Oct. 12, 2012
Former Michigan State head coaches and College Football Hall of Famers Clarence "Biggie" Munn and Hugh Duffy Daugherty will officially join Spartan Stadium's "Ring of Fame" in a ceremony prior to Saturday's game against Iowa. MSUSpartans.com columnist Steve Grinczel takes a look at their legendary careers.
Their legacies are secured in history books. Their iconic names have been added to the Spartan Stadium Ring of Fame, where they will appear forever. Who Biggie Munn and Duffy Daugherty were as men, mentors and caretakers of the Golden Age of Michigan State football is preserved in the memories of the Spartans who played for them.
Munn raised the program to perennial national prominence from 1947-53 and presided over its entry into the Big Ten conference as head coach and later as athletic director. After Daugherty succeeded Munn in '54, he piloted Michigan State to even greater heights during his 19-year tenure and played a key role in one of the most significant games in the history of American sports.
The Munn-Daugherty duo produced six national championships, three Big Ten titles and two victories in three Rose Bowl appearances over a 16-season span ('51-66). Munn and Daugherty turned out 46 of MSU's 79 All-Americans while fostering a major sociological shift along racial lines in collegiate athletics.
"When you're talking about those two guys, there's no question you're talking about the greatest era of Michigan State football," said Carl "Buck" Nystrom, who lettered under Munn and earned All-America honors as a guard under Daugherty in '55.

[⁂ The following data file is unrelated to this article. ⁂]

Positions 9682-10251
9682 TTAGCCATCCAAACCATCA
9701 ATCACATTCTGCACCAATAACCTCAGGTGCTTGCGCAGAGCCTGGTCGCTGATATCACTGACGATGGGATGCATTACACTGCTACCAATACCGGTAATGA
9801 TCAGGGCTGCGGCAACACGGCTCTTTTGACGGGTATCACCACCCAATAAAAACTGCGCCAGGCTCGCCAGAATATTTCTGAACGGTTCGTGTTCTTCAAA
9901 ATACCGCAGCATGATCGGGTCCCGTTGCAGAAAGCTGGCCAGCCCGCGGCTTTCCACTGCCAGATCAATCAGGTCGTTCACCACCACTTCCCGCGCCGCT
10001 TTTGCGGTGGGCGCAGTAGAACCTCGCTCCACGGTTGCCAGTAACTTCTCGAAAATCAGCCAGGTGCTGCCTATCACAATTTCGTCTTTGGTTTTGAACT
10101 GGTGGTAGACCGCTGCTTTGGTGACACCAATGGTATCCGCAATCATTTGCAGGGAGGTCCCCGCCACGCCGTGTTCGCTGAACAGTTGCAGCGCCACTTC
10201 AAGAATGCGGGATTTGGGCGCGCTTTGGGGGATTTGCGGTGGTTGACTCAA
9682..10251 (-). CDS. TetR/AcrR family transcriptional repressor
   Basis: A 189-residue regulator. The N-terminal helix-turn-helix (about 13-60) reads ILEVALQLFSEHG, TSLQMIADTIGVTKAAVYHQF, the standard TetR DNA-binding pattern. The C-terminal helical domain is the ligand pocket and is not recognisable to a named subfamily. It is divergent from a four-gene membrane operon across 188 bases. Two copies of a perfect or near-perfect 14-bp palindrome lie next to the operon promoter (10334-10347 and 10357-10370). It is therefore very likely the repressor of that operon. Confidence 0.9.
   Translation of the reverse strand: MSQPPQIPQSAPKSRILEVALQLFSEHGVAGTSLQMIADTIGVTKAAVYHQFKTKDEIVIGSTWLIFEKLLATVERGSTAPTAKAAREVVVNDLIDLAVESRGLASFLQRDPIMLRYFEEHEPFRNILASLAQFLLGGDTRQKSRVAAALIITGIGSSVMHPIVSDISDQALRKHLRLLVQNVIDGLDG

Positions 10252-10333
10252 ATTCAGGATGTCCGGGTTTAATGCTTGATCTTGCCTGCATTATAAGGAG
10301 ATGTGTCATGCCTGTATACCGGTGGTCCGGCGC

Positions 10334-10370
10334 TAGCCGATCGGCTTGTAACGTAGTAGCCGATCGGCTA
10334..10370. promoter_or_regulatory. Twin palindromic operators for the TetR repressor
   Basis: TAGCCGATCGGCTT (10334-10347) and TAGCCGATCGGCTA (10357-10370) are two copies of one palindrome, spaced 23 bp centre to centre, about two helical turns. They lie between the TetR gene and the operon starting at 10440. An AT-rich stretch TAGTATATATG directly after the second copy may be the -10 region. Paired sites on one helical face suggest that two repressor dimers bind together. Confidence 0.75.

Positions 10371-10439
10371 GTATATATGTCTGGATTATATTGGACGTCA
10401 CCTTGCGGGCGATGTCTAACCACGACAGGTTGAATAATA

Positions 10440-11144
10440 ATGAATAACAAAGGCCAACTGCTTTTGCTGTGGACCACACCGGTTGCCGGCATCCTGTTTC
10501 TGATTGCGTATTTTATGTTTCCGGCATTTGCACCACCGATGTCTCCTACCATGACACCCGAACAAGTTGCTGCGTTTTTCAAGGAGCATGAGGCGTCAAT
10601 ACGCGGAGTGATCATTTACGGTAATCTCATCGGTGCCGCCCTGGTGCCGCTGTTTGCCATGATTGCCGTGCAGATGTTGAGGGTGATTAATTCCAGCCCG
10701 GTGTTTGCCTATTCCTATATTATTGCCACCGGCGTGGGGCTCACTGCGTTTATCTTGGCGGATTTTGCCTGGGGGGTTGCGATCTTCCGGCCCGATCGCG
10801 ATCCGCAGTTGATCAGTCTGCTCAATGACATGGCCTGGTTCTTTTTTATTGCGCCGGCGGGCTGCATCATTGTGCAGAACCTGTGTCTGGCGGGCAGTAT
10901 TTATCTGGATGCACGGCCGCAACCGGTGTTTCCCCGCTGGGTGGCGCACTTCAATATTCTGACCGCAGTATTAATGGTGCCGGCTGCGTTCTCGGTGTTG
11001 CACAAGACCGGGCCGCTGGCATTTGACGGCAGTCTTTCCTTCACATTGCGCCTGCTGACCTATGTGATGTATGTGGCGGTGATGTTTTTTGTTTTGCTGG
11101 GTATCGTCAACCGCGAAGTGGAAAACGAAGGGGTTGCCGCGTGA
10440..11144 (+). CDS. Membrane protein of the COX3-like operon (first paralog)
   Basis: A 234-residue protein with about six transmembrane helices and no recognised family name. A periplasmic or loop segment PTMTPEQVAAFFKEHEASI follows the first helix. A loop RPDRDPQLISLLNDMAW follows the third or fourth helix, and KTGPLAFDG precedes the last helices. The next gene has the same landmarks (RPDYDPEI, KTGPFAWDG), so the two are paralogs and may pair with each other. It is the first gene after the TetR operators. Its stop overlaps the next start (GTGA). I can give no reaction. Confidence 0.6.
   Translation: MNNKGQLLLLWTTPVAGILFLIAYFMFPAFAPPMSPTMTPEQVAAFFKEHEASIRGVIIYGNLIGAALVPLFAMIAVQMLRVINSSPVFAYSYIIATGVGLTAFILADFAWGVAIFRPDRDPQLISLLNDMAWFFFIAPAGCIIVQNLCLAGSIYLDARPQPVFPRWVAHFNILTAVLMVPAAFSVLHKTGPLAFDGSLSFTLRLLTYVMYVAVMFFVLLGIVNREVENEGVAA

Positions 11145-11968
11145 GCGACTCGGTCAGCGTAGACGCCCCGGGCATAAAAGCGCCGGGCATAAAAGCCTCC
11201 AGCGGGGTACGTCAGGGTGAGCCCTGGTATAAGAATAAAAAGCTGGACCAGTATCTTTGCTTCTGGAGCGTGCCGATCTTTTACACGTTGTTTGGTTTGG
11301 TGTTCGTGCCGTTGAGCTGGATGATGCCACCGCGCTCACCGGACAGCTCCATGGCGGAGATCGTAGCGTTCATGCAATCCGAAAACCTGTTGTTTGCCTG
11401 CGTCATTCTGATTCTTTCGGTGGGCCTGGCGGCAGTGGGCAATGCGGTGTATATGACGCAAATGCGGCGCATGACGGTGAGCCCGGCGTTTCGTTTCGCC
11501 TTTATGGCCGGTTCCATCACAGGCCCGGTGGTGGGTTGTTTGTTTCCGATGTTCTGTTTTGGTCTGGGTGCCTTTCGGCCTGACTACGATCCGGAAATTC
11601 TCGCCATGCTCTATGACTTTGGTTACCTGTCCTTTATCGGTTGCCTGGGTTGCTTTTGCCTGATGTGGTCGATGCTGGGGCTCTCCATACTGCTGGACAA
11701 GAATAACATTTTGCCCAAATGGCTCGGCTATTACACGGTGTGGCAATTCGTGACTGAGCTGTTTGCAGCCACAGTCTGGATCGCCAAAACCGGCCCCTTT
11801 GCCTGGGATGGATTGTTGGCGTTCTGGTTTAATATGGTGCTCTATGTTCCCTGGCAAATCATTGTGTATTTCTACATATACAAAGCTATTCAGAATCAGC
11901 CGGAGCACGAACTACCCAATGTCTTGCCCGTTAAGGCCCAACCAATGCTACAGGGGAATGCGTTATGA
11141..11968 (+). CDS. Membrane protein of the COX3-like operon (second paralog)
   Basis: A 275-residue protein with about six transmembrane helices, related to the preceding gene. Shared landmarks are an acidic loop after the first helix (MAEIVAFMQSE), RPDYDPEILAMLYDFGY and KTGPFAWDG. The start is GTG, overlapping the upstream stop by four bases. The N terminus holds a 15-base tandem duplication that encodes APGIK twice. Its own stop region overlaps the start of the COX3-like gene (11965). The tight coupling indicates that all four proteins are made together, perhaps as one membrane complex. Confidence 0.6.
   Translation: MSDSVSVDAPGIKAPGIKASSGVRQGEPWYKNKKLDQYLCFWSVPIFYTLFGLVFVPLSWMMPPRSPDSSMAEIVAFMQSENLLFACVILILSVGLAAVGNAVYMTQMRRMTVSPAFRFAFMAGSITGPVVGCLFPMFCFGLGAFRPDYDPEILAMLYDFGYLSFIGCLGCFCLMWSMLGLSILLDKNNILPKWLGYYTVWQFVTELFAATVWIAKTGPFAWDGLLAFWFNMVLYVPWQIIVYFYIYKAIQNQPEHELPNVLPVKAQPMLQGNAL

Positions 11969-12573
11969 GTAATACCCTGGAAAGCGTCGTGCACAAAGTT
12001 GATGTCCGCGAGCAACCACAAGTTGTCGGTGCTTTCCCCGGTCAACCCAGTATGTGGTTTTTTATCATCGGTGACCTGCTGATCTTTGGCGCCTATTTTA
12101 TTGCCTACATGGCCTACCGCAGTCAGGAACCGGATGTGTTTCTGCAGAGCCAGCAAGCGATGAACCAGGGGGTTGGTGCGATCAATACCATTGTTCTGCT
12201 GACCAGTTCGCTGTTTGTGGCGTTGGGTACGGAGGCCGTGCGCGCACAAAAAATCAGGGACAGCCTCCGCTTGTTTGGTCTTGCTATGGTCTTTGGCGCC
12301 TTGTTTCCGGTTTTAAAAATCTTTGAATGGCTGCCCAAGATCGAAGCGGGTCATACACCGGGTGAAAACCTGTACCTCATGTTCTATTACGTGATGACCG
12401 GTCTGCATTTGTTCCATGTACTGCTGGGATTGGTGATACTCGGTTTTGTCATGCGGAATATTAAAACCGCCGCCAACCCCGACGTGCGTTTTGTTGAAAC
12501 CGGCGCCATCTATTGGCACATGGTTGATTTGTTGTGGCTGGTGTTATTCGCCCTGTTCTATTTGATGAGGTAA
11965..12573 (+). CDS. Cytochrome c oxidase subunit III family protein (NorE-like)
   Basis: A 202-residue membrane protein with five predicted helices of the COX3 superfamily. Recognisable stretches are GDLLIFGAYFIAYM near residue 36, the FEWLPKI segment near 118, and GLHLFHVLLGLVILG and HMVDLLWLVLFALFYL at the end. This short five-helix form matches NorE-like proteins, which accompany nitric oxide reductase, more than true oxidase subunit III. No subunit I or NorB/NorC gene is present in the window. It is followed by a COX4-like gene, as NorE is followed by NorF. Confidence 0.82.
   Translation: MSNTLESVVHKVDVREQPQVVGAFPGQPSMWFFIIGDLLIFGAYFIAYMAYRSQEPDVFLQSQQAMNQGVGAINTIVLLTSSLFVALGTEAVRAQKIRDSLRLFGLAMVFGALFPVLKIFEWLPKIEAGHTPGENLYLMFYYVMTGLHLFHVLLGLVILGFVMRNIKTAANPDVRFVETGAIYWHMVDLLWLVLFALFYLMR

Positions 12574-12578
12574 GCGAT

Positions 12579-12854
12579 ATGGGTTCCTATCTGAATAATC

To younger generations, Munn and Daugherty are fuzzy images digitally converted from something called 16 mm film footage.
The men behind the names, however, were larger-than-life figures who insured that East Lansing got mentioned in the same breath as South Bend, Tuscaloosa, Austin, Norman, Lincoln, Columbus and Los Angeles in newsreels shown at movie houses and on radio, and eventually weekly TV highlight shows.
A former Big Ten MVP and All-American guard at Minnesota, Munn arrived at Michigan State after a one-year head-coaching stint at Syracuse charged by school President John Hannah to raise the school's national profile through football.
Playing as an independent, the Spartans never suffered more than three losses in Munn's first four seasons and went undefeated in '51 and '52 to win their first two national championships. Munn quickly dispelled the opinion of a University of Michigan official who claimed Michigan State would be an uncompetitive "weak sister" in the Big Ten if allowed to join the league, by winning the conference championship in 1953 - its first year of eligibility.
It was during that inaugural Big Ten season that the Spartans' 28-game win streak came to an end with a 6-0 loss to Purdue before going on to defeat UCLA in the Rose Bowl, 28-20. Munn went 35-2 in his final four seasons and 54-9-2 for a school-record winning percentage of .857.
"It's easy to point out the secret of Biggie's success," said Nystrom. "Of course he was a good football coach, but he had a great staff. Just about everybody on our coaching staff went on to become a head football coach down the line. It's just amazing.
Although Munn's knowledge of Xs and Os was expressed in his book, Michigan State's Multiple Offense, his coaching genius came through in the way he managed his teams.